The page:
Toxic Wastes on Shemya AFB – Aleutian Islands, AK

The following is a personal story submitted to Civilian Exposure and published as part of our new series: “Contamination Chronicles: Personal Stories of Exposure”. If you would like to submit your story, you may fill out our form here or send directly via email to [email protected]


 

I was at Shemya AFB wherein “clean-up” began very early 1992 or very late 1991. I was based there for 13 months without ever leaving during that period.  I could never leave the base on leave or vacation. The base had a few drinking water crises in the face of full knowledge of the heavily contaminated soil created by the 20,000+ US Army troops stationed there in the very early 1940’s.

Our water in 1991-1992 (and before and after these dates) came from a reverse cistern arrangement wherein summer humidity/dew on the tundra grass and winter snow melt drained by gravity into the top soil and deeper, where it was captured at or near sea level on the south coast of the island as it trickled down from the north edge of the island, hundreds of feet higher. Simple gravity mechanism.

The base had JUST identified toxic substances in 1991. I and 900+ active duty troops, as well as about 75 civilian personnel, during a water pumps’ failure on the cistern mechanism, had to drink water for 7-10 days (and cook w/ it) from a rusty, above ground, huge water holding tank, sealed since ~ 1944, and containing water just as old.

Microbiology (plating water samples from this full, WW-II war tank onto appropriate agar) revealed no bacteria but our small medical aid station had no way to analytically or organically test for ANY safe or toxic chemical(s). We could not chemically test it for amines, benzene, arsenic, lead, iron or any other noxious chemicals, as our water crisis was an emergency. I was the only M.D. on Shemya from Aug. 1991 thru Sep. 1992 and wasn’t able to ever leave the base for that 1+ year as it would leave 900+ people at risk. I personally tested 4-5 1943 water samples bacteriologically. I found no aerobic or anaerobic bacterial growth, so we had to assume chemical toxicity was not a concern…but was it??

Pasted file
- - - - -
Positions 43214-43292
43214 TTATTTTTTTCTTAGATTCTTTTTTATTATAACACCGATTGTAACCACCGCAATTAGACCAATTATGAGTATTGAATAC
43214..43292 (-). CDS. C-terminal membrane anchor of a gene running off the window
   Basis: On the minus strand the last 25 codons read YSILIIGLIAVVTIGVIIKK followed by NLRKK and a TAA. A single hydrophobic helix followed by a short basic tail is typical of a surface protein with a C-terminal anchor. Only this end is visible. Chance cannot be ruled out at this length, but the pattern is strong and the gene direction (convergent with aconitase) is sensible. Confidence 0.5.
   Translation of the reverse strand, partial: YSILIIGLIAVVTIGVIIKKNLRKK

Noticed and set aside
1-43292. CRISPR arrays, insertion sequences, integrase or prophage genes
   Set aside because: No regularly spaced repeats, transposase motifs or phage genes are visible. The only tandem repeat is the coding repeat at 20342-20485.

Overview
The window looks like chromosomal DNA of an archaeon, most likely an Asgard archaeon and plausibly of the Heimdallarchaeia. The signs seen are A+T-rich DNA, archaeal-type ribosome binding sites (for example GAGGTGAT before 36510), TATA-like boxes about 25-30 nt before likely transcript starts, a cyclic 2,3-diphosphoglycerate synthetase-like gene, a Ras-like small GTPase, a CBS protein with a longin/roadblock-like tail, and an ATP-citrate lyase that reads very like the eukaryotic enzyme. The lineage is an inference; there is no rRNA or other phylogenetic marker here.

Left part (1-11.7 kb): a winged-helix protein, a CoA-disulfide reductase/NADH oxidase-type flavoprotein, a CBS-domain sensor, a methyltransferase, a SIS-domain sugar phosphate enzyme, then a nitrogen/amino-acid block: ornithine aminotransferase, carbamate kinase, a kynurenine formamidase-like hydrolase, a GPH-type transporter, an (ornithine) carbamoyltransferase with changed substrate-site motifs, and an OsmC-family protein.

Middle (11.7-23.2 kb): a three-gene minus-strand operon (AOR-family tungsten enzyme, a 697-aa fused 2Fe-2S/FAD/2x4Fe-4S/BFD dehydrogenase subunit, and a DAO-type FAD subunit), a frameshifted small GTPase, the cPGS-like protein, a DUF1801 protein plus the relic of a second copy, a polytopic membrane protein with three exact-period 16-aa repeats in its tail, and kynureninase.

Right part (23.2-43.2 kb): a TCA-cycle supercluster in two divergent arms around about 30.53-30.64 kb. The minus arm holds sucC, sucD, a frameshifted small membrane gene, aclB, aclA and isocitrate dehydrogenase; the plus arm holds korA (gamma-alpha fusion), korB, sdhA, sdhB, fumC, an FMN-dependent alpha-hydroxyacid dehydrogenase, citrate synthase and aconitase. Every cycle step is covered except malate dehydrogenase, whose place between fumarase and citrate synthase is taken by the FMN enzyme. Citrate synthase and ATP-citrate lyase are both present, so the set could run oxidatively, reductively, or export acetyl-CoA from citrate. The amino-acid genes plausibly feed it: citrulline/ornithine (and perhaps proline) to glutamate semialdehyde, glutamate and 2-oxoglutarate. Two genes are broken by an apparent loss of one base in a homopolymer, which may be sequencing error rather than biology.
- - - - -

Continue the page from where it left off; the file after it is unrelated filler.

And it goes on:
I was diagnosed with bladder cancer in 2013. I have to be cystoscoped every 6-12 months as this cell type of cancer has a recurrence rate of ~100%. I have little sympathetic control over my urination, have to void 4-6 times nightly, and urinating has become more of a “gravity” process rather than bladder muscular contraction effect. I assume this is due to my urinary bladder surgical extirpation. I have no obvious risk factors for developing urinary bladder transitional cell carcinoma. I have never smoked. I have never had the parasite schistosomiasis. I have had no prolonged, occupational contact w/ amines, acrylics, benzene, paints, dyes, coloring agents, gasoline, petroleum products, etc., nor any chemotherapy or radiation exposure.

Bladder cancer always recurs and thus I have to be urethroscoped each 4-6 months until I die. I also developed cataracts and severe hypopharyngeal gastric reflux, and near exhaustion for the past 17 years.

I am not alleging that I was a victim of environmental wastes/toxins whilst on Shemya. I just wonder how many of the 900+ troops and civilians have reported serious medical problems and if EPA (or other agencies) will ever release to us or the public if any dioxin, PCB’s, or dangerous inorganic or organic substances had been discovered on Shemya from the beginning of the “cleanup” in late 1991 until now?

I also often wonder if ANYONE, including the EPA or any other government agency, has studied the long-term health of USAF and civilian personnel assigned to Shemya AFB before or after late 1991 or 1992. Is there a “cancer bank” registry of all the thousands of troops who have served on Eareckson (Shemya) AFB since 1943/44 up to this year (2017)??  Who would have a verifiable record of any and all civilians and troops ever stationed on Shemya of subsequent development of renal, urethral, prostate, or urinary bladder cancer?

 


Note from the Editor: The author is retired and currently resides in Florida. The account/editorial is verbatim from the author without edit, with only the omission of their name to preserve anonymity.

 

 

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A 20-year veteran of media, marketing, non-profits and entrepreneurship, Gavin P. Smith leads Civilian Exposure, a non-profit assisting civilians and veterans exposed to U.S. military contamination; the Keta Foundation, a collaborative foundation dedicated to mitigating modern slavery through economic improvement projects in Africa; and Gavin Consulting, a network of virtual experts serving global clients; He is also a former member of the CDC/ATSDR Camp Lejeune Community Assistance Panel. Mr. Smith holds a Master of Global Management with distinction (Beta Gamma Sigma) from Thunderbird School of Global Management, an MBA from The College of William & Mary Mason School of Business and a BA in History from Wake Forest University.

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